The majority of them live in poor countries, and their existence is nothing short of miserable. In general, their home is the street where they live in abject poverty and are often the victims of poverty, violence, and economic, as well as sexual exploitation. Gaining access to health services, an education or simple shelter is extremely difficult for them, if not impossible. The principles of the International Convention of Children’s Rights are thus, with regard to the orphans of AIDS, far from being respected.
Seropositive Children and Discrimination
Another phenomenon that has risen on account of AIDS is discrimination against seropositive children. The effects of such discrimination are horrible. Seropositive children are subjected to all sorts of cruelty and violence; much of it coming from intolerant adults and children. In addition, there is ignorance to contend with. Because people do not understand what AIDS is, discrimination against the victims becomes that much easier. For example, some people refuse to approach seropositive children for fear of being contaminated.
Infected children do not always stand on an equal footing with other children. Indeed, it is often much more difficult for them to get an education, to receive public aid, or to find housing.
How Can We Help Children Facing AIDS?
Four types of intervention are needed:
To fight AIDS, one must understand what it is. If everyone in the world was familiar with AIDS and knew how to avoid it, there would be fewer victims. From an early age, children must be given reliable information about AIDS and how it is transmitted.
Alerting children to the risks of unprotected sexual contact will be of considerable help in reducing the prevalence of AIDS. However, even today, public awareness campaigns are far too few in number and do not reach the population at large.
It is estimated, for example, that in Africa only 23% of persons from the age of 15 to 24 have a general and accurate understanding of AIDS. In southeastern Asia, the statistic is even lower: 21%.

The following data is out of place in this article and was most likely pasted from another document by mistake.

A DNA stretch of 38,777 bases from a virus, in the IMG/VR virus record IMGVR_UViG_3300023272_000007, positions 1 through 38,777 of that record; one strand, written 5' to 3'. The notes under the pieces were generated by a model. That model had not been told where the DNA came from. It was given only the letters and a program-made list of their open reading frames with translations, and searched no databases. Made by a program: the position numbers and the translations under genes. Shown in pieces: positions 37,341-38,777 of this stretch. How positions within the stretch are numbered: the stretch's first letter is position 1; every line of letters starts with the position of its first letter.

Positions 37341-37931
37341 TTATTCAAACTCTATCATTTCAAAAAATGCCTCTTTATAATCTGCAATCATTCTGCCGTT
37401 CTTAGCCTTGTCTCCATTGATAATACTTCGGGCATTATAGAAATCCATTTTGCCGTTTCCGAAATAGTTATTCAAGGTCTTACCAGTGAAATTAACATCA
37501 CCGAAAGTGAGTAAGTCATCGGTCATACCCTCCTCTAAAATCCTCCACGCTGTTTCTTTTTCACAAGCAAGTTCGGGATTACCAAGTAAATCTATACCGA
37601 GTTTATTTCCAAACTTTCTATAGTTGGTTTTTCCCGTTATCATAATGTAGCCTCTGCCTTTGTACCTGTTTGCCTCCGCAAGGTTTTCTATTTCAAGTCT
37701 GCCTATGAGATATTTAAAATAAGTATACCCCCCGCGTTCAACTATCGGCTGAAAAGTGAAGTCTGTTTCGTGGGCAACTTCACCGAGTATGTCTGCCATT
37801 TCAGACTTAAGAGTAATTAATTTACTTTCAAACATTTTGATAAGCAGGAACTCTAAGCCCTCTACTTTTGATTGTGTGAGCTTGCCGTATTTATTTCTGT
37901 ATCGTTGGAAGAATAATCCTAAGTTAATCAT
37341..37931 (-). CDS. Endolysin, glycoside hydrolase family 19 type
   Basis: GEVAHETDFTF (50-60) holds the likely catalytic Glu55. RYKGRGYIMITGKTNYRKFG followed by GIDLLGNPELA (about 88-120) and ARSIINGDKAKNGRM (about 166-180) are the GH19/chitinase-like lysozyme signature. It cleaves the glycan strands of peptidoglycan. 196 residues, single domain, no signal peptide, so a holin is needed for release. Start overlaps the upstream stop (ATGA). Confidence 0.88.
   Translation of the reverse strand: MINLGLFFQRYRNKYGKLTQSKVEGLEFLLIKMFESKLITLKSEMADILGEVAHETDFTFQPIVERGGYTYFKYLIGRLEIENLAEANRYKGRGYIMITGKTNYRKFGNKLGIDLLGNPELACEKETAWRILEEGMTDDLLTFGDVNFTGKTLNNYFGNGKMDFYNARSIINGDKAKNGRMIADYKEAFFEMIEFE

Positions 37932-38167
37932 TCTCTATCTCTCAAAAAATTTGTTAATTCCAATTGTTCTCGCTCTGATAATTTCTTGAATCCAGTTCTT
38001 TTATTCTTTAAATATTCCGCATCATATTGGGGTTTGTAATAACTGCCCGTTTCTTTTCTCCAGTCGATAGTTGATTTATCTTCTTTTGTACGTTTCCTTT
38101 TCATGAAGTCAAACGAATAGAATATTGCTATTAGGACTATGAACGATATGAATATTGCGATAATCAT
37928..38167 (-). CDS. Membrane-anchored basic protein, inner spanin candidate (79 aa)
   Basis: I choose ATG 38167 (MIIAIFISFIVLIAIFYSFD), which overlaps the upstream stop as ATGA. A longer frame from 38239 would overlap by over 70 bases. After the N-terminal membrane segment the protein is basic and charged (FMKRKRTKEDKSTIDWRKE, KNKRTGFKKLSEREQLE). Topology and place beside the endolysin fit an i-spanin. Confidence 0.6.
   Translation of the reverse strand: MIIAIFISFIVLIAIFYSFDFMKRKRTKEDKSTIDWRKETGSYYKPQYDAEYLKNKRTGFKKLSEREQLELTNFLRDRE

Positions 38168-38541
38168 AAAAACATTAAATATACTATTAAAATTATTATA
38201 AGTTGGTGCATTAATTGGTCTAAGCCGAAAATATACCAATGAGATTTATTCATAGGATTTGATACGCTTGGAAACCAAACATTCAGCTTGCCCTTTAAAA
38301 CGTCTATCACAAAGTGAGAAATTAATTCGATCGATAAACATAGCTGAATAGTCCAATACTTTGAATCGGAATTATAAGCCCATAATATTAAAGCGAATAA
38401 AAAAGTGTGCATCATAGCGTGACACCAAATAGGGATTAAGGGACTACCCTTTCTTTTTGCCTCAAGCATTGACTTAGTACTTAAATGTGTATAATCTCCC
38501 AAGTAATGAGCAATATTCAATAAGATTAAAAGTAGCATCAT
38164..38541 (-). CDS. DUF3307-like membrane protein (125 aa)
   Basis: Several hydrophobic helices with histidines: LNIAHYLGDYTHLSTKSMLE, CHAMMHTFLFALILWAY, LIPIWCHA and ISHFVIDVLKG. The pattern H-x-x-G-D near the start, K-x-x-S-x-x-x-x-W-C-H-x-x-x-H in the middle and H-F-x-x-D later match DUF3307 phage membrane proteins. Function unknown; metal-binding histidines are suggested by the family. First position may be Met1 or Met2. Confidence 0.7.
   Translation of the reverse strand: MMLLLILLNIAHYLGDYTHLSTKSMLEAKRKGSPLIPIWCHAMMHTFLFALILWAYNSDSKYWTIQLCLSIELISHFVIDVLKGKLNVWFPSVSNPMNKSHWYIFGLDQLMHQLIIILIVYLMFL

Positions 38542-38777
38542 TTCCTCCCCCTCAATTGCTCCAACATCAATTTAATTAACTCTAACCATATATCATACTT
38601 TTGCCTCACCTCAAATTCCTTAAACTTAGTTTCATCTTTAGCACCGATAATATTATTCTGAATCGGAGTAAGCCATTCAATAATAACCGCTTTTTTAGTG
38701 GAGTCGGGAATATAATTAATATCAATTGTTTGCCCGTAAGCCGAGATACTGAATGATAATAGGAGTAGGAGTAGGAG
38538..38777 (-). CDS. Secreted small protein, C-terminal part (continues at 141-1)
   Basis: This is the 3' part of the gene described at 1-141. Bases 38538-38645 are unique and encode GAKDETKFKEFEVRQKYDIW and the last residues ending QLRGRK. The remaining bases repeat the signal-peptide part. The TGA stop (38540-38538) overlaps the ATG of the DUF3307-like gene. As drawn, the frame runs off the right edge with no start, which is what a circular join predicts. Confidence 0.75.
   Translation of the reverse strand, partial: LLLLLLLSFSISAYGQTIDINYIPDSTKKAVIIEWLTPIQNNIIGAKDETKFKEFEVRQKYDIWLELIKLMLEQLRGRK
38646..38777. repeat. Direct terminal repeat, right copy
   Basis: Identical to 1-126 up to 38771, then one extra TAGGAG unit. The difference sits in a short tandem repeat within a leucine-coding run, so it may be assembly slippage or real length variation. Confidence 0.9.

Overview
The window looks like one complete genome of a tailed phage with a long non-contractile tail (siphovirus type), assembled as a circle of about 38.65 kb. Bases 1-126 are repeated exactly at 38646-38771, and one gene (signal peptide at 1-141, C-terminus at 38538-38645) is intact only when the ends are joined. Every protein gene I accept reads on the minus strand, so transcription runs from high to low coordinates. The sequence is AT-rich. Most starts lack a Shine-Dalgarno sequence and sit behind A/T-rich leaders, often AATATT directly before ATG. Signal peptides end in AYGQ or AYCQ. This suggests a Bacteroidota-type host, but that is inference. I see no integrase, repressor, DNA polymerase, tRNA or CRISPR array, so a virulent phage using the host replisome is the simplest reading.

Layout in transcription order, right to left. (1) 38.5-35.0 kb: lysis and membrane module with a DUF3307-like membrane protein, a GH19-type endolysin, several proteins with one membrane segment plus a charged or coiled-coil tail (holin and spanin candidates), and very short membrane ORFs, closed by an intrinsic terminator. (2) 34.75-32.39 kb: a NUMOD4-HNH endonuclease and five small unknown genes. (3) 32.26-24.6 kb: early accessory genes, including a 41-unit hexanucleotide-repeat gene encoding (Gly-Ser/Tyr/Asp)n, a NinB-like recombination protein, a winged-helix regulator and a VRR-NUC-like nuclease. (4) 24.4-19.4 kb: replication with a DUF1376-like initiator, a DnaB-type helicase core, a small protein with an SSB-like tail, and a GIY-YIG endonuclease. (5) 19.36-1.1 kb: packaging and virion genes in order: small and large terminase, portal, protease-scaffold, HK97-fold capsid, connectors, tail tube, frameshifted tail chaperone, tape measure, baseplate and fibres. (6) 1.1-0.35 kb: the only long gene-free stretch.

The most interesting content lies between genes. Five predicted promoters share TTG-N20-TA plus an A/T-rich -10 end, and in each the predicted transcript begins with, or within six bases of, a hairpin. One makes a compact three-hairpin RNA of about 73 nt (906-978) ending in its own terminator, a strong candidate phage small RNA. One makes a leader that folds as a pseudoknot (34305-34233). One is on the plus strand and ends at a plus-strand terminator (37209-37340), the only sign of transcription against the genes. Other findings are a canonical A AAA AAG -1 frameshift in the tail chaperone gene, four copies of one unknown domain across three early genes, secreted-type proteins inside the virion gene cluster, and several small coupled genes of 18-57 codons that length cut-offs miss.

In addition, prevention efforts must be intensified with regard to seropositive mothers. In 2007, the number of females older than 15 years of age and living with AIDS was determined to be no less than 2 million. Many of them were ignorant of the risks the virus posed to their babies. They were also ignorant of the fact that treatments exist to reduce these risks.
The majority of seropositive individuals do not realize that there is anything wrong with them. In general, until they are discovered to have AIDS, their behavior is sometimes on the risky side. Up to that point, they did not know that they were infected and were unaware of the risks. If the entire world population had easy access to screening tests, many cases of transmission could be avoided.
In some regions, access to treatment is guaranteed for all but this is not the case everywhere. For example, in Africa, among individuals in an advanced stage of HIV infection, a mere 44% receive an antiretroviral treatment, while in southeastern Asia, only 40% do.
Only 45% of pregnant seropositive women receive antiretroviral treatments. However, during pregnancy, the risk of the mother transmitting the virus to her infant ranges from 20-40%. This risk could be considerably reduced through preventive treatment. Antiretroviral treatment in conjunction with a caesarian section and artificial milk permits a reduction in the risk to less than 1%.
If access to treatment were guaranteed for everyone-everyone, be they children or adults, Africans or Europeans, women or men, and so forth, then many cases of transmission would be avoided, and seropositive individuals could live under better conditions. The deaths of children and adolescents on account of AIDS would also be reduced.
In addition to medical support, persons affected by AIDS need to receive psychological support. Moral support for sick persons is insufficient. Many seropositive children receive no mental support in their battle against AIDS and its atrocious effects (isolation, discrimination. . .).
In addition, the children of seropositive individuals must receive moral and material support. Children who have become orphans on account of AIDS must be placed in responsible hands. They must be helped in a manner that will change their future for the better. Some NGOs are devoted to helping children, but there are far too few of them to effectively combat the ravages of AIDS.
Written by : Morgane Daget
Review by : Marie-Noëlle Lavallée
Translated by : James England
Review by : Karen Strouse
Last update 26th march 2015